Kubrick and Agee Walk Into a Bar
Published 2/27/2013 at 2:57 p.m. 1 comment
In my column about filmmaking, to emphasize the unusualness of the fact that James Agee is still regarded as relevant to current cinema, 58 years after his death, I stretched one point. I stated that James Agee died before he ...
The Next Hollywood: An Oscar-Night Companion to Knoxville's Latest Claims
Published 2/20/2013 at 11:44 a.m. 0 comments
Is Knoxville the fourth biggest video-production city in America? We’ve been saying that, and I don’t hear rivals for that title complaining.
Rachmaninoff's Last Bow: The Reason Knoxville's Home to the World's Only Statue of a Russian Composer
Published 2/13/2013 at 10:58 a.m. 0 comments
Most folks, even people who live and work nearby, don’t know he’s here. He stands alone in a contemplative spot in a copse of trees where curious walkers find him.
The Mark of Samuel Bell: Our Most Famous Silversmith's Better Known in Texas
Published 2/6/2013 at 3:24 p.m. 0 comments
Come July, our favorite reality-television program, Antiques Roadshow, is on its way to Knoxville.
City Guns and Country Guns: One of the Clearest Examples of the Political/Geographical Divide
Published 1/30/2013 at 10:30 a.m. 1 comment
The gun debate may be the crispest demonstration of America’s city-country split. Our political divide is starkly geographical, in a way that’s true on a micro level in Knox County, precinct by precinct, and on a national level, state by ...
The Medical Arts and Architecture: Rehab of Main Street Landmark, Its Architect, and the End of an Era
Published 1/23/2013 at 10:59 a.m. 2 comments
Downtown’s residential wave is finally lapping at Main Street. The Medical Arts Building—that tall, beatific jazz-age tower underused and underappreciated for years—is getting rehabbed, and that’s good news.
Light Rail: A Weekend Visit to a Popular Phantasm
Published 1/16/2013 at 10:32 a.m. 0 comments
Our recent issue about What Knoxville Needs stirred up an old futuristic dream that won’t die. We talk about it today in the same tones we used in the ’60s when we talked about jet packs and hovercraft and computers.
Two Architects: Bruce McCarty and Charlie Richmond
Published 1/9/2013 at 9:31 a.m. 0 comments
The year’s only a few days old, but Knoxville has already lost two influential and very different architects.
In the Year 2013: Some Notes About the Coming Months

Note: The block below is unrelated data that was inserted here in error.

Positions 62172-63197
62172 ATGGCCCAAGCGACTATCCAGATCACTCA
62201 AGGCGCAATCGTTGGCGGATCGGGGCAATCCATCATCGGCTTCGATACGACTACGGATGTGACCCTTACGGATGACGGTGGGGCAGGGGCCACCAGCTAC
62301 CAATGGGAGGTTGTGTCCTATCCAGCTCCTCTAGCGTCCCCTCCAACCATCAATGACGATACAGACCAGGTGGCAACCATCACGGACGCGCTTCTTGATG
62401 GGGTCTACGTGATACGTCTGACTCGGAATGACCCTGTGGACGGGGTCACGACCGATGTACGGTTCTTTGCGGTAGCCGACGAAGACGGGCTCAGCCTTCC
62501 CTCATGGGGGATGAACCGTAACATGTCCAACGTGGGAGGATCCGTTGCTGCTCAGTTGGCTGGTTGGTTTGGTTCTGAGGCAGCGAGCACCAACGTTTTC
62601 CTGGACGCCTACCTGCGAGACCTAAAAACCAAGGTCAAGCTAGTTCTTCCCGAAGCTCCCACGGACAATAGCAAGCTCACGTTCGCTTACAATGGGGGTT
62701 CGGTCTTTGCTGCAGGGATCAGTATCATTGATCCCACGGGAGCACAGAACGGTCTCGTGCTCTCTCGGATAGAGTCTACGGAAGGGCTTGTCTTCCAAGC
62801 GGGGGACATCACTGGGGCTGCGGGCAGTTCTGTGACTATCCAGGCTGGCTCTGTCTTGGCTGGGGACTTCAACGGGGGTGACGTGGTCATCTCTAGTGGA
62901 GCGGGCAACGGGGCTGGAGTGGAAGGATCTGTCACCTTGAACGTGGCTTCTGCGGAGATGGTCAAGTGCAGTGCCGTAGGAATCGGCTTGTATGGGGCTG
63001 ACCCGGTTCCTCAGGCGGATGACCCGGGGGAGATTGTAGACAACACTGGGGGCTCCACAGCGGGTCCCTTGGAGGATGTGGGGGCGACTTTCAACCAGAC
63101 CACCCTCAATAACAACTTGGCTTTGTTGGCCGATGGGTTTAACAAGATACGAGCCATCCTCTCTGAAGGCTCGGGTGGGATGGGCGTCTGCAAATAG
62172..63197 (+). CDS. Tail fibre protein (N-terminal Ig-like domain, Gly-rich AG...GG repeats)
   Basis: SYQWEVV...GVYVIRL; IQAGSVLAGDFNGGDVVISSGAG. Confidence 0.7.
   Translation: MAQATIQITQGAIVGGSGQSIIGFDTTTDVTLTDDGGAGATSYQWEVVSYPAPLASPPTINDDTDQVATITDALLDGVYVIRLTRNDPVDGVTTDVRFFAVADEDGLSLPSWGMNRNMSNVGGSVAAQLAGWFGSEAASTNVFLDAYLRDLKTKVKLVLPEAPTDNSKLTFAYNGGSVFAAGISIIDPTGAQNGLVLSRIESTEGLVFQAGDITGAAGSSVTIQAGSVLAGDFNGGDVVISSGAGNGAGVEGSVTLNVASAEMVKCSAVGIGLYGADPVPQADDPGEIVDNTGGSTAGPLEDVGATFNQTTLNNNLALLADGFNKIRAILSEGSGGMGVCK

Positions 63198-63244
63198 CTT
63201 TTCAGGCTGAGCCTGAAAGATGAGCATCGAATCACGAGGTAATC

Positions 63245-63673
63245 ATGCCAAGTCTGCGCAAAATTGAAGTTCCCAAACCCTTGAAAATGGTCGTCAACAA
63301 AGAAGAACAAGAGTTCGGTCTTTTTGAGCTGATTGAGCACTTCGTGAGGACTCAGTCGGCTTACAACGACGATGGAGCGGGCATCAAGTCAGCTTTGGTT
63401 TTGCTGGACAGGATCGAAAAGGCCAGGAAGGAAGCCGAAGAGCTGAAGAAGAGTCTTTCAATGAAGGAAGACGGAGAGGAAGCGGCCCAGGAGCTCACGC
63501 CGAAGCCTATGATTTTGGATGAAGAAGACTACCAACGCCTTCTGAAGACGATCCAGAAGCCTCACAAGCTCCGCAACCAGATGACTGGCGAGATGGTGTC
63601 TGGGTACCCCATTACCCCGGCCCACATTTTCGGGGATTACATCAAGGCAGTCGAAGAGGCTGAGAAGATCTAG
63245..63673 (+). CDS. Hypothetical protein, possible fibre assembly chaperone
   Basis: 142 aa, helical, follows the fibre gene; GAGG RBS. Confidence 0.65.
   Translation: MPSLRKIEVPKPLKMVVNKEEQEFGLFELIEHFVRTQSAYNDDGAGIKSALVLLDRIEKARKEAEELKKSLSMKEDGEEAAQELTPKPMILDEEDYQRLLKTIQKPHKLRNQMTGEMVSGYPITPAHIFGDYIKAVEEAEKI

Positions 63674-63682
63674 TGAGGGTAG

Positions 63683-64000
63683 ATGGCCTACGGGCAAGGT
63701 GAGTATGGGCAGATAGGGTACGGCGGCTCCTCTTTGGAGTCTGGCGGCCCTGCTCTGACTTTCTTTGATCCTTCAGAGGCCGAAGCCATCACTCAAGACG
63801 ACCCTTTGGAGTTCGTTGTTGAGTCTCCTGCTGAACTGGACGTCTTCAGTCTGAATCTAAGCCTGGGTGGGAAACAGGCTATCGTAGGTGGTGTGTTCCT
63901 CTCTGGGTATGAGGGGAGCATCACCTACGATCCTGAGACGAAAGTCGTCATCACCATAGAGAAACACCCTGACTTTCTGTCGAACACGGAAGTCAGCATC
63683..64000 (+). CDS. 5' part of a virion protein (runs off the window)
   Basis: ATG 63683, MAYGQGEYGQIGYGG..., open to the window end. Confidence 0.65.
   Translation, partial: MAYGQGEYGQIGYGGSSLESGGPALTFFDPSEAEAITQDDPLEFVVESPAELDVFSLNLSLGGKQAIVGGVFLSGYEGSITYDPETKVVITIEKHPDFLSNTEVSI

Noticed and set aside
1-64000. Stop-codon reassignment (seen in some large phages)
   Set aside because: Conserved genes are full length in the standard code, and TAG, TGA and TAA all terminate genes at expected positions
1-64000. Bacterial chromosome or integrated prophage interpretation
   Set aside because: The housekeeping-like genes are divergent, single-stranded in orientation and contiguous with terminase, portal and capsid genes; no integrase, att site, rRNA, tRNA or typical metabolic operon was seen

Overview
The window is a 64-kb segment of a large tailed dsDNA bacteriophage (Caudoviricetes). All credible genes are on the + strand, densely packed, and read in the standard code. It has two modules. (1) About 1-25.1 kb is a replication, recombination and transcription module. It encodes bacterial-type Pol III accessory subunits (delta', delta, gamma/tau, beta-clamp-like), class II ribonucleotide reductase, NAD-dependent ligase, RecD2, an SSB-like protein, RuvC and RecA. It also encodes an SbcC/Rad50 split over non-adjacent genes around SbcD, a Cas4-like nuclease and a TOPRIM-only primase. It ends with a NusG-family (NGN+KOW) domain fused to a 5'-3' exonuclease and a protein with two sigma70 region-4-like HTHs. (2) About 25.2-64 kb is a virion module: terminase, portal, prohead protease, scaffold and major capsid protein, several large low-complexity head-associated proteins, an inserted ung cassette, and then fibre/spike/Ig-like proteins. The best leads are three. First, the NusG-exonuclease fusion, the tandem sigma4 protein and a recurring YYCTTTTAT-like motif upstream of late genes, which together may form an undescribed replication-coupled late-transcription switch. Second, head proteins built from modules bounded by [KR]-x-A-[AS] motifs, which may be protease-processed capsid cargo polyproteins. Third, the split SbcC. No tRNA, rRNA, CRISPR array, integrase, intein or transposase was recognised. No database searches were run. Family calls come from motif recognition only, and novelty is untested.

Published 1/2/2013 at 11:51 a.m. 0 comments
Finally, we’ve arrived in a gracefully nameable era. For 13 years now, those of us who are accustomed to making sense of our recent past by sorting it into decades with distinct personalities, like the ’20s or the ’50s, haven’t ...
2012: An Ode
Published 12/26/2012 at 5:00 p.m. 0 comments
A funny thing about the news: It always rhymes.
Christmastime in the City, 1912: Of Velocipedes, Bon-Bons, Grafonolas, and SPUGs
Published 12/19/2012 at 10:35 a.m. 0 comments
One century ago, a dozen different Knoxvillians might give you a dozen different ideas about what constituted a Christmas tradition. There survived a few people old enough to recall when Knoxville hardly celebrated Christmas at all. Until the ’40s—the 1840s—it ...
Knox Boox: For the Locavore Reader, a Seasonal Shopping Aid
Published 12/12/2012 at 10:31 a.m. 0 comments
And there’s been a pretty extravagant variety of very local books this year. These are the ones I’ve encountered and, for one reason or another, been impressed with.
The Secret Identity of Signor Grimaldi: One Strange Story from the Holiday Season of 1877
Published 12/5/2012 at 10:07 a.m. 0 comments
That anyone named Grimaldi ever lived in 1870s Knoxville might be surprising in itself.
Victory at Fort Higley: Breaching the Ramparts with Aslan
Published 11/28/2012 at 1:22 p.m. 0 comments
Scaling the Lilliputian ramparts of Fort Higley last week, I hardly knew the place. One of the two best-preserved Civil War battlements in Knox County, the little fort’s been half-forgotten in these South Knoxville woods for the last 149 years, ...
Look Fast: Four Campus Landmarks Aren't Long for This World
Published 11/20/2012 at 11:34 a.m. 4 comments
No big fan of chain-link fences to begin with, I especially hate to see that fence go up around the Aconda Court building on Cumberland Avenue and what’s now Volunteer Boulevard, and some other historic buildings just behind it, just ...